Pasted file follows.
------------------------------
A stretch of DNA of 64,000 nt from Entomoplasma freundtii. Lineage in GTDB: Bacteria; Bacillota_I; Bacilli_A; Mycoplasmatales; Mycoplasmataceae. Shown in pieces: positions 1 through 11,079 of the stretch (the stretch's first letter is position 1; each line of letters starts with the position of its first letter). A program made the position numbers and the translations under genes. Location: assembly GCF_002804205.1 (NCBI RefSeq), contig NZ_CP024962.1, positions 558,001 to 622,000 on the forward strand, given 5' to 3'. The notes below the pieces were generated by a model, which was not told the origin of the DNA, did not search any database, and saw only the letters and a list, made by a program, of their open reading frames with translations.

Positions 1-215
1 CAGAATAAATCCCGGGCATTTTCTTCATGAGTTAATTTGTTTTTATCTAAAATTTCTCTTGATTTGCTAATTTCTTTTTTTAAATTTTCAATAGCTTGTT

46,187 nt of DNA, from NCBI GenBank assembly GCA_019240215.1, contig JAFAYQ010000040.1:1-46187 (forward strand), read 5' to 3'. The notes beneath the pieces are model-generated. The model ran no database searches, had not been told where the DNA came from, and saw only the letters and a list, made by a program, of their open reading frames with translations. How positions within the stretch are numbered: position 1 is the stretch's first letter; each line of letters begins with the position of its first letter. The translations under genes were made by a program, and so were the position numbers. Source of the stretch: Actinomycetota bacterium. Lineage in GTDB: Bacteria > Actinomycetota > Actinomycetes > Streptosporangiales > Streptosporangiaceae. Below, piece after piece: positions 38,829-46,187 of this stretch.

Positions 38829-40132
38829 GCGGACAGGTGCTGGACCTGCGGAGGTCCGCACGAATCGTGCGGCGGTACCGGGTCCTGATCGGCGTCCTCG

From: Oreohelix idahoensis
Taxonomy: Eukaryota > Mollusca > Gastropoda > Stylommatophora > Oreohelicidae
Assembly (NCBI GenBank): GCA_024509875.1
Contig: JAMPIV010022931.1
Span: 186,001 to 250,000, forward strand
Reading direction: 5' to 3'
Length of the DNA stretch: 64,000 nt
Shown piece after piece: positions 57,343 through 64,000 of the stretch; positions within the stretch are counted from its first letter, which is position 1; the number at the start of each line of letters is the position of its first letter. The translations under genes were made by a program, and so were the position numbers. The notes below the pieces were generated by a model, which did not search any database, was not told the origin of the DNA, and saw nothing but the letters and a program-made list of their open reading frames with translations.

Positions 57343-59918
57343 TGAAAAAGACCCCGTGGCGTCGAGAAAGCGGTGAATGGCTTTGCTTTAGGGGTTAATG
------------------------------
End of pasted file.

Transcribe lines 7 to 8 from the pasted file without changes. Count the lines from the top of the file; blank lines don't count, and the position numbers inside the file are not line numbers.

From: Oreohelix idahoensis
Taxonomy: Eukaryota > Mollusca > Gastropoda > Stylommatophora > Oreohelicidae